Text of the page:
Dr. Angus MacDonald: the pipes|drums Interview – Part 2

Published: May 30, 2018

We continue our exclusive discussion with one of the greatest pipers of the last 50 years. Subscribers can read Part 1 here:

+ Dr. Angus MacDonald: the pipes|drums Interview – Part 1

 

Dr. Angus MacDonald, with the Silver Chanter, August 1997. [Photo: Derek Maxwell]
pipes|drums: We followed up the last part talking about Gaelic and the influence of Gaelic. Do you buy into the theory, perhaps put forward by Allan and Willie Donaldson, that Gaelic song was the impetus for piobaireachd or the root of piobaireachd? Some people would say it’s not a theory but a fact. Where’s your stance on this?

Dr. Angus MacDonald: Gaelic poetry, song, and music were all important in highland society and they were all part of a tapestry of culture feeding off and influencing each other. Clarsach playing was dying out, certainly, as the pipe was getting stronger but likely left its mark with the runs and other gracings transposed onto the pipes. Sometimes melodies were taken from piobaireachd and sometimes it was the other way. A Gaelic song would be made into a piobaireachd. But that wasn’t always the case, though, and not all tunes can be connected directly to Gaelic song.

p|d: When Allan re-introduced this notion, there was a lot of controversy about that, and heretical discussion or points of view. It seems to have died away and people are accepting it for what it is and relaxed a little bit. Has that been a welcome thing?

DAM: The evidence is there quite clearly for pipers to see. When Joseph Macdonald was writing about it and trying to explain the music of the pipes in his Compleat Theory, compiled around 1760, piobaireachd playing was very different. Nowadays some of the ornamentation has drifted into the melody. And if you take a lot of the ornamentations out of a tune and just play, as Joseph Macdonald said, the main notes, you will get the melody better. And quite often doing that you can recognize where the song is, and sometimes that song is still to be found, and can, in fact, tell you how the piobaireachd should be played.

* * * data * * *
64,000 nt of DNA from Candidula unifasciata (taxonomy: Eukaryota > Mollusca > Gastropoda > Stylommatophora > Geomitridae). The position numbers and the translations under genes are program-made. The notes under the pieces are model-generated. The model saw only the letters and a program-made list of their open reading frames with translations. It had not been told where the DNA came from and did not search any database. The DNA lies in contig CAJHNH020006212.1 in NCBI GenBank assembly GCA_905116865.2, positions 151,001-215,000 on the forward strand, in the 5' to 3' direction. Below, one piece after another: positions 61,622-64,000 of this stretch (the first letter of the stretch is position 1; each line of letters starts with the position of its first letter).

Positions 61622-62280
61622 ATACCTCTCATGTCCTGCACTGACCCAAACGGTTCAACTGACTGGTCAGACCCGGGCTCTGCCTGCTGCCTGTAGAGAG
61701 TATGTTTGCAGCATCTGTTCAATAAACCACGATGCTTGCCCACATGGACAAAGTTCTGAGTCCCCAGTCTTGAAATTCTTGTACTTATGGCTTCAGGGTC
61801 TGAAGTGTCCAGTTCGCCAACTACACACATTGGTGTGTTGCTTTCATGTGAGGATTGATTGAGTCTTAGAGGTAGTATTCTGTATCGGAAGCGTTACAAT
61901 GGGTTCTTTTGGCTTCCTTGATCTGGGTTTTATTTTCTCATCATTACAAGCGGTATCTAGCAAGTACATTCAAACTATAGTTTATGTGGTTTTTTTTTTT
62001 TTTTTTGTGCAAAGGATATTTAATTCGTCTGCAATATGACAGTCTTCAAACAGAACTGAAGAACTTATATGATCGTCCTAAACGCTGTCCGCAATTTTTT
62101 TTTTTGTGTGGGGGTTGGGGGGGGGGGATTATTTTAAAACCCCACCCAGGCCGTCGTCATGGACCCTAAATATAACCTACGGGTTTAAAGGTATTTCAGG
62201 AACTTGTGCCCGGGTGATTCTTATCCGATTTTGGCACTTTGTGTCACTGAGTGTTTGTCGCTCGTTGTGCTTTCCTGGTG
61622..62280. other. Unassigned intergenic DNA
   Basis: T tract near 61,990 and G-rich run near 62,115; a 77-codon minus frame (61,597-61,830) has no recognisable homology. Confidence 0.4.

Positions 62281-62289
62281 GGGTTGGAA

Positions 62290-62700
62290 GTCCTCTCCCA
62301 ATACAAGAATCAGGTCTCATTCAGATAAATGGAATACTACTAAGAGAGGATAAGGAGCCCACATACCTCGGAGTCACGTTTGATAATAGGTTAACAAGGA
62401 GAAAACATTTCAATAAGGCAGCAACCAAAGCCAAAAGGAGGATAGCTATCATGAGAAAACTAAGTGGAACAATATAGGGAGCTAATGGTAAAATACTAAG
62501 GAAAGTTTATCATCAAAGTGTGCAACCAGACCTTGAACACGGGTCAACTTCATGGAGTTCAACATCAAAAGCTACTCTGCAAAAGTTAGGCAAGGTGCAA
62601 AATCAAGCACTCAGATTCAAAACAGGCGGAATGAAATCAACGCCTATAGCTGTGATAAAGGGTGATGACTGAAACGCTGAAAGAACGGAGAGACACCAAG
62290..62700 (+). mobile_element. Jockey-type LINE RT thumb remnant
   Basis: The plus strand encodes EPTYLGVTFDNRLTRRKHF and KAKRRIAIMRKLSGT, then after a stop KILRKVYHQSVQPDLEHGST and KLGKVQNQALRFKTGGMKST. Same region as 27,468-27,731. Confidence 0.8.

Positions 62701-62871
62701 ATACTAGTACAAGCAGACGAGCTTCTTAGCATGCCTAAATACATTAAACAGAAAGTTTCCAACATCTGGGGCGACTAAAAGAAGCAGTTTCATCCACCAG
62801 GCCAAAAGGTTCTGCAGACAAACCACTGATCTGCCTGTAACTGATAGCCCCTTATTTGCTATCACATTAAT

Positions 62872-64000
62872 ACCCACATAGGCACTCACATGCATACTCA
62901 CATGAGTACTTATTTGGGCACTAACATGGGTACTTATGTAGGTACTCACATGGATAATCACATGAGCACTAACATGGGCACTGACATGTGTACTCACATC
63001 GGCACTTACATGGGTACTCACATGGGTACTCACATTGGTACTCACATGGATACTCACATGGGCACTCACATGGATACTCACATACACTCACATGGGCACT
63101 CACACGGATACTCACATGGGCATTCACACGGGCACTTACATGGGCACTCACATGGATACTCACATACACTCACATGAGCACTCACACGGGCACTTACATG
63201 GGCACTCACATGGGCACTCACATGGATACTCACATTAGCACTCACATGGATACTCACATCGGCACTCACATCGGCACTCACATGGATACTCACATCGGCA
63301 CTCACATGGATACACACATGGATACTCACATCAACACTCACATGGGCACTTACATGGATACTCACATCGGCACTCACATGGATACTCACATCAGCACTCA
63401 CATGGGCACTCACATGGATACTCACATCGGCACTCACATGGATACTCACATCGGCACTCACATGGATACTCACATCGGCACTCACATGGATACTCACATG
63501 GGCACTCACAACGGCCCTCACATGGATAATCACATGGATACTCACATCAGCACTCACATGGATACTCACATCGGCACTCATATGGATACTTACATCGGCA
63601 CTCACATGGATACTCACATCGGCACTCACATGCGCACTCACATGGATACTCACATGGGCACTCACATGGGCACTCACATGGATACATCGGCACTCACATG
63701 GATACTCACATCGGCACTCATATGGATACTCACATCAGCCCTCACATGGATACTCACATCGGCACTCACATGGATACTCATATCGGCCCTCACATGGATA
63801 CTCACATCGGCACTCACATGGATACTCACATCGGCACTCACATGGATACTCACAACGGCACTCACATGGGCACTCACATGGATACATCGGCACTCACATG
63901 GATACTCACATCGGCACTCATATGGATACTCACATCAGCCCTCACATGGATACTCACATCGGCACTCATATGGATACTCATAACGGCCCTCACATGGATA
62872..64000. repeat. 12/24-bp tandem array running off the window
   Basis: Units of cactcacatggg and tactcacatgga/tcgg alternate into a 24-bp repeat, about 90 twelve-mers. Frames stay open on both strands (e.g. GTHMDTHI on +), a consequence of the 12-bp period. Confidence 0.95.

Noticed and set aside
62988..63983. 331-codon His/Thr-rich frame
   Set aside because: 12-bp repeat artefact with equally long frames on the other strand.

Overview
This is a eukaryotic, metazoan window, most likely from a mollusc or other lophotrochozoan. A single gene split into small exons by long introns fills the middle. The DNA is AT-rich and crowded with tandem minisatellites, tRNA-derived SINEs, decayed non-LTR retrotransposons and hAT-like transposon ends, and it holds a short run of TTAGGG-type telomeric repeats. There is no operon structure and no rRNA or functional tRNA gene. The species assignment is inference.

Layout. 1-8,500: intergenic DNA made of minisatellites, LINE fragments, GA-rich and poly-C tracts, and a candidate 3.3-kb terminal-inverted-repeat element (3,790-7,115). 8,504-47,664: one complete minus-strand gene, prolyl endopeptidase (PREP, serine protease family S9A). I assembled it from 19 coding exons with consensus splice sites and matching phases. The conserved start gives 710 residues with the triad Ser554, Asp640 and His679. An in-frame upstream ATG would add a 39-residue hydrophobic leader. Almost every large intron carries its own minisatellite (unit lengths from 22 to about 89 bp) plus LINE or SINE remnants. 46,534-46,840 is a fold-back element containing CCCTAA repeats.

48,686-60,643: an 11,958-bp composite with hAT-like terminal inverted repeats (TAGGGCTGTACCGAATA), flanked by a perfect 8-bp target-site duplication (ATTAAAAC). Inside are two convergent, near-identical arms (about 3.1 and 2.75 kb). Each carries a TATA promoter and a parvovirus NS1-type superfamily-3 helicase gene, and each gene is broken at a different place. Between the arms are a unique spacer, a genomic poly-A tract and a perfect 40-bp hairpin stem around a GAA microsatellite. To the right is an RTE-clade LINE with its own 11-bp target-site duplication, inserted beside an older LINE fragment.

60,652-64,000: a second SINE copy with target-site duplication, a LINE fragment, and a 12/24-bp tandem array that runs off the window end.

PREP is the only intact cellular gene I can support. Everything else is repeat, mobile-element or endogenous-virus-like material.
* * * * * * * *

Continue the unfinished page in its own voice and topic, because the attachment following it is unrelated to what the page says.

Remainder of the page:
For instance, a tune at the very back of The Kilberry Book, “March for a Beginner,” it’s called, and if you play it as it’s in The Kilberry Book, it just has no musical sense. But take out the ornamentations, and what these ornamentations have become now, (because they’ve been changed in the way that it had been written through Angus MacKay), then you come to quite a beautiful melody, and you should have a look at that. And it’s the same with quite a few other piobaireachds. The melody has been lost because of confusion in how to interpret the ornamentation.

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p|d: Going back a hundred or more years ago, William Donaldson puts forth the notion that the pre-Piobaireachd Society era was a thriving and evolving music in piobaireachd. What do you think of the notion where people would come and present different interpretations in tunes as they were handed down, but then standardized and sterilized?

DAM: In all traditional music there are big regional variations and different versions to be found. What the Piobaireachd Society did was to try to put a standard version, at least, on paper. And it would be wrong to decry them for what they did. They’ve done tremendous work over the years to preserve piobaireachd playing. Still, we haven’t really got piobaireachd playing back

 

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